7

To properly answer this question definitively, we would need the results of a five-year long study. That would be very expensive and of limited value, and I was doubtful that one would exist. Proving the non-existence of studies is practically impossible, but a technique that we have accepted here before at Skeptics.SE is finding an appropriate expert who ...


7

Yes, if the woman has reliable cycles and also pays attention to her cervical fluid. When a woman ovulates, it intrinsically causes a rise in progesterone (this is known as the luteal phase). The presence of progesterone causes the body's basal temperature to rise by a few centigrade. Therefore, a slight raise in the BBT mid-cycle helps to confirm the ...


7

Researchers at Boston University’s School of Public Health discovered in 2013 that long-term users of oral contraceptives, similar to short-term users, experienced a temporary delay in fertility when compared to those discontinuing barrier contraceptives (like condoms or diaphragms). “But after that, monthly fertility rates are comparable to those of women ...


6

Yes, trace amounts of birth control medications, other medications, and household and industrial chemicals are really present in drinking water. According to the US Geological Survey study Pharmaceuticals, Hormones, and Other Organic Wastewater Contaminants in U.S. Streams, 1999-2000: A National Reconnaissance Birth control hormones found in US streams ...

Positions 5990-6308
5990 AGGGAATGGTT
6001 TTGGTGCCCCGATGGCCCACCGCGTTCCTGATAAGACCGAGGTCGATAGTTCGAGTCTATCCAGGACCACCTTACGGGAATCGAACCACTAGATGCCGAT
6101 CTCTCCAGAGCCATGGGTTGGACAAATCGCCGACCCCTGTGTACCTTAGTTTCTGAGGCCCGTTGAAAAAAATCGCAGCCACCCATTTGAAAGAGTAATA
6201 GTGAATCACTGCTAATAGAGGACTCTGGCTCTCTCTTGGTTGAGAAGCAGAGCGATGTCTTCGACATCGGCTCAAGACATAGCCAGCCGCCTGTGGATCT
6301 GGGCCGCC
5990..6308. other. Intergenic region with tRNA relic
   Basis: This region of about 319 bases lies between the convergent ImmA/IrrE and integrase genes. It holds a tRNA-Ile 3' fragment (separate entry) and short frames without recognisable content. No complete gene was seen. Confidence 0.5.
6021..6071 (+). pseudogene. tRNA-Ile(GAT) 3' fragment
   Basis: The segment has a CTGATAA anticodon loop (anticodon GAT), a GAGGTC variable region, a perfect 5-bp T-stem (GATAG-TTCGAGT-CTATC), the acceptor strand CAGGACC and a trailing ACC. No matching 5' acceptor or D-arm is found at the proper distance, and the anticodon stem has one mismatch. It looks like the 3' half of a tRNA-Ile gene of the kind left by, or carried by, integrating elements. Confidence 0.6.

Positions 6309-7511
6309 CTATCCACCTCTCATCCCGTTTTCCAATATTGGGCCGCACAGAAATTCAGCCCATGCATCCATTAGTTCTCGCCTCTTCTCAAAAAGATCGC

5

As others have pointed out, there are problems with the original questions, but that does not invalidate the original idea. A primary usage of contraceptives is to prevent children, and we know they are rather effective at this. And apparently "The divorce rate among couples with children is 40 percent lower than couples without children" [1]. I have been ...


4

According to the Guttmacher Institute the answer is yes - 98% of sexually experienced Catholic women have used artificial contraception. Among all women who have had sex, 99% have ever used a contraceptive method other than natural family planning. This figure is virtually the same, 98%, among sexually experienced Catholic women. Guttmacher ...


4

A large study from the UK published in the BMJ in 2010 suggests that pill users are not at extra risk compared to non-users. This study was designed to explore mortality from many causes not just cancer and its scale and longevity would tend to suggest it is a robust analysis. the design: Prospective cohort study started in 1968 with mortality data ...


2

A fact sheet on emergency contraception by the WHO from February 2016 claims: Levonorgestrel emergency contraceptive pills are not effective once the process of implantation has begun The FIGO claimed in October 2008: Review of the evidence suggests that LNG ECPs cannot prevent implantation of a fertilized egg. In 2011, FIGO repeated this claim, ...


2

According to an article from the National Association of Convenience Stores (NACS): "In simple terms these companies and unions applied for and received a waiver that would allow them to continue offering 'limited benefit plans' to their part-time, seasonal and temporary employees. The waiver is for one year and only waives the portion of the law ...